Milwaukee Police Identify Victims, Suspect In Shooting At Molson Coors Milwaukee Campus

Gunman Identified As Anthony Ferrill, A 51-Year-Old Milwaukee Man Who Worked At Molson Coors

Molson Coors, Miller Valley, shooting, Milwaukee
The Molson Coors facility is seen Thursday Feb. 27, 2020, in Milwaukee. An employee at the historic Molson Coors facility shot and killed five co-workers Wednesday afternoon and then turned the gun on himself. Morry Gash/AP Photo

Authorities are continuing to investigate a shooting at the Molson Coors brewery complex in Milwaukee that left six people — including the gunman — dead.

On Thursday afternoon, the Milwaukee Police Department identified the suspect as Anthony Ferrill. Police said the 51-year-old Milwaukee man worked at the complex, and died of a self-inflicted gunshot wound.

Milwaukee police also identified the victims of the shooting, all who worked at Molson Coors. They include: Jesus Valle Jr., 33; Gennady Levshetz, 61; Trevor Wetselaar, 33; Dana Walk, 57; and Dale Hudson, 60.

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“They were powerhouse operators, they were machinists and they were electricians,” Molson Coors CEO Gavin Hattersley said Thursday. “More importantly they were husbands, they were fathers and they were friends. They were part of the fabric of our company and our community and we will miss them terribly.”

Milwaukee Mayor Tom Barrett told reporters that the city, the Molson Coors family and the victims’ families are all hurting.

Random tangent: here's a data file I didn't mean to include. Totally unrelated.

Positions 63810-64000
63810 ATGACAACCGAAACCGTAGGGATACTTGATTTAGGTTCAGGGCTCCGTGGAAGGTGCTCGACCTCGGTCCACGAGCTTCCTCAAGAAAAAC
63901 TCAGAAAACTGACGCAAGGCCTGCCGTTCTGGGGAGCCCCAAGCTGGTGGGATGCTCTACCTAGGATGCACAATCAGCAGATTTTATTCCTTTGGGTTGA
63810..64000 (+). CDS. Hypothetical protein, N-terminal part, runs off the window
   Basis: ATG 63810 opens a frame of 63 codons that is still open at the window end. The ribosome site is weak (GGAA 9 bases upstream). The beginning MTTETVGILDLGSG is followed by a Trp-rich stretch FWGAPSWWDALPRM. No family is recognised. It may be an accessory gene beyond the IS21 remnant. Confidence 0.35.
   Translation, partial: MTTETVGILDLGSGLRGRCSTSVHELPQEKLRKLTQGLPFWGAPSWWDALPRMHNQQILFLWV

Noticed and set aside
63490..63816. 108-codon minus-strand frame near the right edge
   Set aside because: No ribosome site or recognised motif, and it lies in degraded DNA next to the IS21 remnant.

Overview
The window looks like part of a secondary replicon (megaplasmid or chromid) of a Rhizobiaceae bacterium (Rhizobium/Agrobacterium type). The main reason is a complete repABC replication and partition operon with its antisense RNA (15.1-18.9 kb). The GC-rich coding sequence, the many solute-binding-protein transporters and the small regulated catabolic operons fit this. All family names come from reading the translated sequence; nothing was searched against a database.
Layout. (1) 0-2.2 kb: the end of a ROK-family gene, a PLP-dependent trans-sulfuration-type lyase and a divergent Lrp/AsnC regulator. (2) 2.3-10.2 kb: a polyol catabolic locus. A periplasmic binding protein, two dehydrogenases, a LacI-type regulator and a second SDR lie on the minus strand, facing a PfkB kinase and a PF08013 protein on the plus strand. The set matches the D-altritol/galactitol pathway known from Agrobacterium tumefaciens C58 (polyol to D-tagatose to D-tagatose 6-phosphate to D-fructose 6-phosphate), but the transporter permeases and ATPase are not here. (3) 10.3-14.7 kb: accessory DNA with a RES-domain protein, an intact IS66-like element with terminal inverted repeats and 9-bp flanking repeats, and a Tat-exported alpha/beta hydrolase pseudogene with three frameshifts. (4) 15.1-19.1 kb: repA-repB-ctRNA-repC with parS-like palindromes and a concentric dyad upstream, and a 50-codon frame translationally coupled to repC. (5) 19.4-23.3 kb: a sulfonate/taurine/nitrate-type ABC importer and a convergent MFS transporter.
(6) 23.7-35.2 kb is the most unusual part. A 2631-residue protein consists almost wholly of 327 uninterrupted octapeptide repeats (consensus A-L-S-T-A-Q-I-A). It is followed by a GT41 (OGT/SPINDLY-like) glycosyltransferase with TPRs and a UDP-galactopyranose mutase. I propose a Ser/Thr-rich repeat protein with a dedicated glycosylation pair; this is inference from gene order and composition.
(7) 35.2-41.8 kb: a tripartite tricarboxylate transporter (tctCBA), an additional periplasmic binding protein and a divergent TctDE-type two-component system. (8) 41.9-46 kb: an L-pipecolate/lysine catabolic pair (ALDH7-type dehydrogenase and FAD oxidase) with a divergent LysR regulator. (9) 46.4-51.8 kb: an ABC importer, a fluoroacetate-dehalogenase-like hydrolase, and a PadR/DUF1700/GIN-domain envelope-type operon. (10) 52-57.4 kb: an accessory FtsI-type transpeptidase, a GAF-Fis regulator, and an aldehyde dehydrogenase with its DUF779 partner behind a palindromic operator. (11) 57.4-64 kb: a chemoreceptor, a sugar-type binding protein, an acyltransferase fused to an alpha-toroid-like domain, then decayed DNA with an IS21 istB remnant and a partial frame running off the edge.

“What’s most important right now is that we as a community come together and put our arms around these grieving families,” he said. “It is important, as the chief said, to give them privacy and we should respect that privacy. But we should also recognize that they’re going to need our help as a community. Because they’ve gone through something no one ever wants to go through — a sudden, tragic, unexpected, unbelievable loss of life.”

Milwaukee Police Chief Alfonso Morales speaks at a press conference
Milwaukee Police Cheif Alfonso Morales speaks at a press conference Thursday, Feb 27, 2020, on the shooting at Molson Coors that left five people — including the gunman — dead. Megan Hart/WPR

Kristin Ratliff, an employee at Molson Coors, told WPR the scene on Wednesday was intense. She was at McBob’s Pub & Grill — who are donating $1 per sale to the victim’s families — on Thursday after the offices were closed for the week.

“Shortly after 2 o’clock we had gotten an email from an alert system saying … ‘there’s an active shooter on campus, find someplace safe.’ And we all just kind of stood and stared at each other like, ‘Did you get that? Did you get that? Shortly after we heard all of the sirens,” she recalled. “They already had State Street blocked off all the way up the 35th street. It felt like every cop in the city was there.”

After more than three hours on lock down, Ratliff was finally able to go home.

“People didn’t start getting out of there until like 5:30 p.m.,” she said. “Our offices are closed for the rest of the week, people even tried going and they were like, ‘No, go home.”

“People process everything differently,” she continued. “Some people need to decompress, we just need to get everything together and stick together.”

What We Know About The Victims

A GoFundMe page has been set up for the family of Dana Walk. More than 75 donors have contributed a total of more than $3,500. A recent donor left a comment saying Walk is one of the “nicest people” she’s ever met. Walk enjoyed fishing, listening to music and working on home improvement projects, according to his obituary. The father of three was married to his wife, Dori, for 35 years. Memorial gatherings will be held for Walk later this week.